These reports cite correlations with more stressed out and anxious children later.  I can attest to this. I see differences between my Babywise baby and my other children.  My oldest displays more fear, has a more difficult time with expressing emotion, and is very guarded.

Of course, I understand that each child has a unique personality and that maybe that’s his natural bent.  But, as I read the reports like this one on the impact of systems like this, I can’t help but see some similarities in my now-seven year old.

Being a mom is the hardest job I’ve ever had.  And, like most new moms, I was desperate for some guidance on how to do it “right.”  But, I think we moms, at all stages, have to free ourselves of that pressure. There isn’t a right way or a wrong way. There is your way and there is my way.

Every child we have added to our family has done some degree of messing up the rhythms for the rest of the family.  Everyone has had to adjust as each new baby has come along. The Babywise method of make the baby fit you just doesn’t make any sense to me, at any level, anymore.  Scheduling has some merit…routine has lots of merit… But, Babywise as a comprehensive system to be followed to the tee, is a bad idea.

Now, on the other side of newborns, I certainly wish I had researched more about the author, his background and lack of credentials before I put my child through his system.  I’m embarrassed that I trusted this unknown man to tell me how to raise my newborn.

I hope you’ll do the same and avoid my regrets.


To read a counter opinion, check out Why I Stuck With Babywise.


  1. Interesting article. I used my intuition in combination with Baby Wise methods for 3 out of 4 kids. By baby number four there wasn’t the time for such a ridged schedule. For baby #1 it didn’t really work. She still woke up a few times a night, which ultimately wasn’t a big deal. She usually went back to sleep. (Once she was older, around 5 months.)
    I followed the book most strictly with baby number two. Interesting enough, she was a bit nervous as a toddler and developed some anxiety around the age of 7. By nature she’s a very shy child but it has me wondering…..I have to mention that she went to two funerals and experienced me accidentally running over her beloved cat around that same time so…was it these experiences or baby wise that has created anxiety? I just don’t know. Her anxiety is a fear that she could become ill or is ill—this manifested itself a few months after my dad’s death.(My dad was very ill before his death….)
    I also have a babywise following friend whose 8 yr old daughter suffers from anxiety. I’d say more clearly so than my daughter. Mom says she herself suffers from anxiety but has also blamed her daughter’s anxiety on babywise. I do know this mom to be very “by the book” and a strict rule follower so I wonder if she ignored intuition and did she misinterpret the book or go by a hard fast 20-30 minute cry rule? Or is this anxiety hereditary?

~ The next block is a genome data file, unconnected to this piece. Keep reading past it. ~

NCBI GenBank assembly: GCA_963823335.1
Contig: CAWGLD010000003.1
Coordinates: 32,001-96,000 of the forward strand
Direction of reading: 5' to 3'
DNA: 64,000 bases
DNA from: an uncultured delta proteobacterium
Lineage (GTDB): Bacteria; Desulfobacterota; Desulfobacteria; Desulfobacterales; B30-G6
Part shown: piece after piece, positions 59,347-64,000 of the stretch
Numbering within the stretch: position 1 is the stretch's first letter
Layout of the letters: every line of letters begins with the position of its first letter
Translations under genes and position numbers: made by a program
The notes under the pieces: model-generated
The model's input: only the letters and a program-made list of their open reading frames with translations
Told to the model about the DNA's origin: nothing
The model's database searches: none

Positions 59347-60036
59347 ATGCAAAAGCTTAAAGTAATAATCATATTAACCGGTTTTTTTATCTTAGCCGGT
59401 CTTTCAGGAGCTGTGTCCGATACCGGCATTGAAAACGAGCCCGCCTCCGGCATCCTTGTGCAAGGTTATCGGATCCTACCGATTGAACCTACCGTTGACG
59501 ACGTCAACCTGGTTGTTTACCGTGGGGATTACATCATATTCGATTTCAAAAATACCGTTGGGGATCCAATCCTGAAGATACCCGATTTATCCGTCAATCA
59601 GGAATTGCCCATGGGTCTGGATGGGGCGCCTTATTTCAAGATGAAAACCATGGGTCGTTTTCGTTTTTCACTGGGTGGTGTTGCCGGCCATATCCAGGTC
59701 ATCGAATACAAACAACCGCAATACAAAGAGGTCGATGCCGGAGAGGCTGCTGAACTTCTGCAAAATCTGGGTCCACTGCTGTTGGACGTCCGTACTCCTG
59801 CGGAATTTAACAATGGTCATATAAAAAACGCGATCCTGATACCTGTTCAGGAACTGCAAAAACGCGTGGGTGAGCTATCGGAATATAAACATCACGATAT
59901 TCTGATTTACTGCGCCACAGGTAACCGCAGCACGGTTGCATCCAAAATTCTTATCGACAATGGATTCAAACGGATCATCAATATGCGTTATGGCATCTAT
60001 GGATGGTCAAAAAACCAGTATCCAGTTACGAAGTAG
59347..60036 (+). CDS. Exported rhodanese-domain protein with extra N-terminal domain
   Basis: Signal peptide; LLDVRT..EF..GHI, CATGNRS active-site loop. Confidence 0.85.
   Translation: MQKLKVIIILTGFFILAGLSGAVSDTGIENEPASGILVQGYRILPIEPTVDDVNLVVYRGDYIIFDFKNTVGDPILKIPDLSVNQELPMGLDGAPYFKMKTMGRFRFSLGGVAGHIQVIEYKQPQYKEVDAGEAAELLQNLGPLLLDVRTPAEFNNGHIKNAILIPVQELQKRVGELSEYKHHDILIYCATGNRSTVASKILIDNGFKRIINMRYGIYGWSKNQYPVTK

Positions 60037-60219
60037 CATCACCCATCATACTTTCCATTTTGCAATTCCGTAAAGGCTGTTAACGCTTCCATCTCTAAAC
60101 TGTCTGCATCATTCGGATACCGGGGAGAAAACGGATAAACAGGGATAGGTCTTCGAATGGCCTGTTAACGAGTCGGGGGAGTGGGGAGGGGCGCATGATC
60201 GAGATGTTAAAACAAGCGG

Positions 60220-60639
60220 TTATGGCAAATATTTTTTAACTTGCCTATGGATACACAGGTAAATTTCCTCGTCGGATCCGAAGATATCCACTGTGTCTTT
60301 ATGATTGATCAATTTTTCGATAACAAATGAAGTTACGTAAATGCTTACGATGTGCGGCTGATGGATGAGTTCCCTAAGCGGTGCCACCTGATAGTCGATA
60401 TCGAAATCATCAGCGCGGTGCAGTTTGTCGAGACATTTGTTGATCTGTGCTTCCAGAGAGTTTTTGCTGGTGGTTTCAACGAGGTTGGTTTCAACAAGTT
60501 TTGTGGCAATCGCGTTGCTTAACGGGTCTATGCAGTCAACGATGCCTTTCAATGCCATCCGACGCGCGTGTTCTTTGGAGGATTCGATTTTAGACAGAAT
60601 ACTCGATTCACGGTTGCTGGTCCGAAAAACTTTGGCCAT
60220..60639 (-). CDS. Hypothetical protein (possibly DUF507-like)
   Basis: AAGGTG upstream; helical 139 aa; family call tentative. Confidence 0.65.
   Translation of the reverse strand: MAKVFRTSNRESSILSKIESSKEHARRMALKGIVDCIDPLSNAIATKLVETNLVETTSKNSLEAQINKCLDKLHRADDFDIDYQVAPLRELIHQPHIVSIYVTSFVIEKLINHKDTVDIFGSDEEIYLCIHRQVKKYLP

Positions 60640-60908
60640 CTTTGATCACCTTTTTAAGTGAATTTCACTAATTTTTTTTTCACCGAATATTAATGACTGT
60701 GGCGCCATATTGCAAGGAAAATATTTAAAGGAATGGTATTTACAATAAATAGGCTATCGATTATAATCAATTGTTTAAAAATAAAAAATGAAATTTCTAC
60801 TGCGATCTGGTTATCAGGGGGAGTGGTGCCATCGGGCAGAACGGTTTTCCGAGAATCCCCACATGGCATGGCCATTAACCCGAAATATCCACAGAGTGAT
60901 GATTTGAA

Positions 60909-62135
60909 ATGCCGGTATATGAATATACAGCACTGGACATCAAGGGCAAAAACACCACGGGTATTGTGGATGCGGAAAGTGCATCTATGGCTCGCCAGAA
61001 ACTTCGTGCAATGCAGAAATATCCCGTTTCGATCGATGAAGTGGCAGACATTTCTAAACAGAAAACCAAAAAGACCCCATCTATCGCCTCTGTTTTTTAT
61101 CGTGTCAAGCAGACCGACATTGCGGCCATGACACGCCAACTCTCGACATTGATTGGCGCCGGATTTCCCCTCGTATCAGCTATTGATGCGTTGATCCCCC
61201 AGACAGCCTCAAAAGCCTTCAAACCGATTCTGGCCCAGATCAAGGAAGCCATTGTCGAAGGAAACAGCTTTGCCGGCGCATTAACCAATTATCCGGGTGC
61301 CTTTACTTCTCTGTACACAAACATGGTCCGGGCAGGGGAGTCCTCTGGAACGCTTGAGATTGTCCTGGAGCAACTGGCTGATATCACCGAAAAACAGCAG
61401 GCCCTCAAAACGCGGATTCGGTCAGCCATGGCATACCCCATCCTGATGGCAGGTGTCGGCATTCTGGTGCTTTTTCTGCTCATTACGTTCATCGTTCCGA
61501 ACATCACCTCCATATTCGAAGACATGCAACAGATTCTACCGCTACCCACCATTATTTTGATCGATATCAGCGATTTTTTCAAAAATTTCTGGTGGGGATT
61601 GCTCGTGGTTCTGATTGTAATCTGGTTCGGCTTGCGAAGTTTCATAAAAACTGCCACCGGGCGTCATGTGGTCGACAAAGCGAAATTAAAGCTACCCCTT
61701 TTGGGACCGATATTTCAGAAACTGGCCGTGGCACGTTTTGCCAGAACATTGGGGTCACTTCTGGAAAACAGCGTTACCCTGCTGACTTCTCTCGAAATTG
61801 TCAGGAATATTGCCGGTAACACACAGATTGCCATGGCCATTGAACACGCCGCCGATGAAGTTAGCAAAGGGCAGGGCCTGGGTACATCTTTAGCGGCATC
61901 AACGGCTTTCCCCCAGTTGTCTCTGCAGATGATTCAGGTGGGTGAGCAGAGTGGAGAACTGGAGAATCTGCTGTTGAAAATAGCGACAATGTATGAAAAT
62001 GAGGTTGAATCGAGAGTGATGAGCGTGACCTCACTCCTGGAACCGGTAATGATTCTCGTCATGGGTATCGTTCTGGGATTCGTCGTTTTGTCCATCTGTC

I can definitely see babywise disturbing a child’s development if parents are constantly letting their baby cry all alone for 20-30 minutes straight every time they lay baby down to sleep. I don’t recall the book giving a 20 minute hands off rule but I haven’t read it in a while. I do remember the recommended pat on the back. I remember thinking “my babies needed more than a tiny pat.” If my babies fussed I was usually back in the room after no more than 10 minutes. I didn’t just pat their back and leave. I sang and rubbed their backs several minutes. If they weren’t comforted I picked them up, putting their face on my neck and continued to talk and sing, then I laid them down. If I felt that wasn’t enough and they needed to nurse to sleep I let them but avoided it if I didn’t feel they needed that connection for sleep.

    I really think if parents felt the need to ignore any intuition and were too hard nosed with the “rules” of the book or misinterpreted the guidance (like go shower and ignore your kid) then yeah- it could definitely create problems. Baby 2 and 3 slept through the night (6-7 hours) at 9 weeks old but it only lasted 2 months, then they both started waking up briefly once a night to nurse until I stopped nursing. I used this program but by baby four I only used it loosely. Baby four sleep patterns were similar to baby 2 and 3 but without the stress and strain of welding a schedule that at times felt like more of a burden than just waking up too much at night.
    The program has good things to pick out from it but beware that parental intuition needs to be used, not ignored, and it should be used as a guide. Don’t let it stress you if it’s not done with every t crossed and i dotted or you won’t enjoy your baby.
    But- my guess is that the book is getting enough negative reviews it will and probably is becoming an old fad and new ones are taking its place as “the thing to do.” And my sympathy to anyone who feels babywise caused their baby harm. Personally I don’t regret babywise but I see I could have read other books so as to have other points of view and I’ve learned I should read up on authors of any parenting book out there, as I did not research other books or author background when raising my infants.

    I gotta say….no matter what….some sorta schedule seems helpful. As I’ve watched Moms go at 100% “on demand” feeding and are totally dependent on mommy to be next to them to sleep, it seems their baby’s are more fussy and get less sleep at night.

  2. Our two kids thrived on Babywise (as did our friends who did it along with us) while our demand feeding friends pulled their hair out and their babies were miserable. Your description of Babywise is such an inaccurate caricature, it makes me wonder if you even read the book at all. Cast stones if you’d like, but it’s only to your and your baby’s detriment. The proof is in the pudding. The patents of the miserable kids who demand fed, with babies in slings 24/7, and family beds used to excuse it away by telling us, “but my baby is happy on the inside”. Meanwhile those of us who used Babywise principles just looked at our joyful, adjusted, healthy kids and figured we prefer demonstrable facts over mumbo jumbo.